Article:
The 60-foot Mama C is the first of the new highly anticipated GameBoat series from North Carolina’s Bayliss Boatworks. These boats are designed to chase billfish, be durable and fast, and to clean up easily at the end of the day. The GameBoat is everything you would expect from Bayliss, yet refined to be a simpler fishing platform with all the necessary features required to be a global tournament competitor.
According to John Bayliss: “When we returned to the marina after fishing in Costa Rica, I noticed that the docks were empty during the evenings. Most people were staying in the condos or local hotels, not on the boat, with the exception of a captain or mate. So we realized we needed a boat that had the amenities for a small crew and the ability to be cleaned up quickly at the end of the day. Based on our experience fishing our 30-plus-year-old charter boat in Los Sueños, we liked the simplicity but realized there were some gaps we were missing, like better speed, modern accommodations, and storage.”
So what makes a GameBoat different from other Bayliss boats? In terms of construction, fit and finish, there is no difference. Bayliss offers multiple layouts for the GameBoat that focus on rod, tackle and bait storage, with interiors and systems that deliver a low-maintenance fish-chasing boat. The components — the paint, hinges, door latches, hardware and mechanical items — are identical to those found on other Bayliss boats. In addition, Mama C is the first Bayliss without a tower or bridge brow mask, maintaining the builder’s focus on easy cleanup and low maintenance.
Cockpit and Mezzanine
The cockpit continues the theme of the GameBoat series with a Carolina-style transom fish box for the day’s catch. The cockpit centerpiece of the first boat is a Release Marine rocket launcher for chasing sails on light tackle, although a full-size fighting chair can be swapped in for blue marlin. The mezzanine layout consists of four compartments: two refrigerated ones in the lower floor for drinks and bait, and two dry-storage areas in the upper set beneath the seats. The port side contains the ice dump, while the starboard stores cleaning products. On each side under the seats is two-drawer tackle storage for quick access to any supplies needed while fishing. The engine room is accessed through the center step, allowing easy access below just in front of the Seakeeper 9 gyrostabilizer mounted on the boat’s centerline.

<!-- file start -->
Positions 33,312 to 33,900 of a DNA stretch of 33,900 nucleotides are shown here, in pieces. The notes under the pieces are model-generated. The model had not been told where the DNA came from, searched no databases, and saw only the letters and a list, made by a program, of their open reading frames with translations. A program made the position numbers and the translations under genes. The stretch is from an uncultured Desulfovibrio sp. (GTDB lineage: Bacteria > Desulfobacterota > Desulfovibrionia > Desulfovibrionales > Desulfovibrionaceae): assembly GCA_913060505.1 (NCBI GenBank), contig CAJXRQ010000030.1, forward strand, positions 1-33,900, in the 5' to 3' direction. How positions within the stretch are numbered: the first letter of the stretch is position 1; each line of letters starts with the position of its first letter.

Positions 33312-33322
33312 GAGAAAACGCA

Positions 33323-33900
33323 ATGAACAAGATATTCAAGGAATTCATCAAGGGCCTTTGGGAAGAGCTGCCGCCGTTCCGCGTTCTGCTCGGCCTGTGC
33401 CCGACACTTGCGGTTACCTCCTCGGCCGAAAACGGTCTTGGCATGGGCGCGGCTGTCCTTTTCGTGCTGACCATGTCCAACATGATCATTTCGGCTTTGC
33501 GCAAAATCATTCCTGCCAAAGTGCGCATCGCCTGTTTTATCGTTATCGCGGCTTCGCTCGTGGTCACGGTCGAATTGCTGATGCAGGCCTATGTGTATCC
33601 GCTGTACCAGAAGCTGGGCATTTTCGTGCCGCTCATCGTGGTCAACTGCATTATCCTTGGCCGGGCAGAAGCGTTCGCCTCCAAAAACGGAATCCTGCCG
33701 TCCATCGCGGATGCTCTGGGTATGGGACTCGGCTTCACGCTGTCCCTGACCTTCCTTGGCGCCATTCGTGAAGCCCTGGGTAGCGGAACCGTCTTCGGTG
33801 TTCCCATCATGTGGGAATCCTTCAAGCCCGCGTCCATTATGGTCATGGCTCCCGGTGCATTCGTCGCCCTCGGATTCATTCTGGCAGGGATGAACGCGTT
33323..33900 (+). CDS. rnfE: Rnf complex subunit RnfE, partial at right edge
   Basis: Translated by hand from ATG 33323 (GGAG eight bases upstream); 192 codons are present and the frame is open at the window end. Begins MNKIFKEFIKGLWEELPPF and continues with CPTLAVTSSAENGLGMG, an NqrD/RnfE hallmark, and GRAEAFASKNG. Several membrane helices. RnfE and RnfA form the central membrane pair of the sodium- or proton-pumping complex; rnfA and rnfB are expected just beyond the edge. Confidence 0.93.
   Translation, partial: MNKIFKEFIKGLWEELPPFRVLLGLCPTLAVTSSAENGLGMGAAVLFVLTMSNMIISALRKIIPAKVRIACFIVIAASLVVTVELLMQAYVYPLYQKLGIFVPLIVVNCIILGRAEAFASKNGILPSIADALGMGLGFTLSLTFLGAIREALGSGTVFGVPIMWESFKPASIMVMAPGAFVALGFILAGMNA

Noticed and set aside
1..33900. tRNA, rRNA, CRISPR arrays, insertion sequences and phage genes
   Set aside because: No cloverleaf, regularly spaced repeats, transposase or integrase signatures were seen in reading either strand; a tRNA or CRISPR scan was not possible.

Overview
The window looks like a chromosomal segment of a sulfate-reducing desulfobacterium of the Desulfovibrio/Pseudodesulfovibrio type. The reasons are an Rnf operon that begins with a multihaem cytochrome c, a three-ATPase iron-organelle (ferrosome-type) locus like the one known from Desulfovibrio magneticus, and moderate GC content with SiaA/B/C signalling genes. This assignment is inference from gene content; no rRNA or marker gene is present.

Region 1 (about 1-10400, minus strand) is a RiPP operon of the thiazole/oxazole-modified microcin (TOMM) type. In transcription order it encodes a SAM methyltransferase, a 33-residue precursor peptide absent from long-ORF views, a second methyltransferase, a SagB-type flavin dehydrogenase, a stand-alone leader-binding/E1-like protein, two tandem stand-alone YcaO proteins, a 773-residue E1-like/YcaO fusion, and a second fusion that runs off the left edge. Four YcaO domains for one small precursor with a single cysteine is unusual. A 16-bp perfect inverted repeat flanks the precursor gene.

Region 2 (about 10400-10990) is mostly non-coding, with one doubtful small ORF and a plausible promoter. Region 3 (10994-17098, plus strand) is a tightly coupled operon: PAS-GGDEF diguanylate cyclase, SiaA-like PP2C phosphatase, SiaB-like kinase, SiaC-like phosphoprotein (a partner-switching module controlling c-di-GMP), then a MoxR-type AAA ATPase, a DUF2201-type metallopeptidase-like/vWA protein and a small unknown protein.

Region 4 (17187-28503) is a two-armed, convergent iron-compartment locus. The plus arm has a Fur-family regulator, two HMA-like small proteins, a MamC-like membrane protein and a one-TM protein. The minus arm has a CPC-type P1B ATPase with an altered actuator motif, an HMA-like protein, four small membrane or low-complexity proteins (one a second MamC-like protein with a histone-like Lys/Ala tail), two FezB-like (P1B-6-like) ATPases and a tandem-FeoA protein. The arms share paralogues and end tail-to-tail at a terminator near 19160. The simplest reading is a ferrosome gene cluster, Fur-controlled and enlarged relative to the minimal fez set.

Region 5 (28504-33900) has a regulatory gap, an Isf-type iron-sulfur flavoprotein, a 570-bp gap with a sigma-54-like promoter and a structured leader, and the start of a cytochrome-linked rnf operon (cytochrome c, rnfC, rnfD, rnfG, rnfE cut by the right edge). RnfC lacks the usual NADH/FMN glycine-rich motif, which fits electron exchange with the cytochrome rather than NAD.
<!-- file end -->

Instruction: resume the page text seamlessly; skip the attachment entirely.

Entering the salon through the electric-powered faux-teak door, the layout is spacious and bright, with storage found throughout. Just inside, cabinets to port and starboard store phones, keys and other small items. Custom sofas with cavernous storage for tackle and gear sit on each side just aft of the galley islands, with each island containing a set of Sub-Zero double-drawer refrigerators. In addition to plenty of pantry and dry-goods storage, the galley boasts a Viking microwave and a Wolf two-burner induction cooktop.
The interior woodwork is what you would expect from Bayliss Boatworks, with a twist. The Bayliss team utilized vertically grained stained-teak veneer cut from the same tree, then turned it 90 degrees so the grain runs horizontally throughout the salon. It’s an unusual look that, when combined with fully radiused corners and no-slam hinges, produces a travel-ready and strikingly beautiful interior. The countertops are quartzite, and the galley floors are Amtico; both are low maintenance and allow the crew to focus on fishing rather than cleaning and repairs while on the water.
As you enter the salon, you can feel the cool air conditioning, yet you cannot locate its origin. The teak trim that hides the seams in the headliner also hides a carbon-fiber tunnel that distributes the air equally along the length of the salon. It’s a first for Bayliss and an interesting delivery system that we might see on their future builds.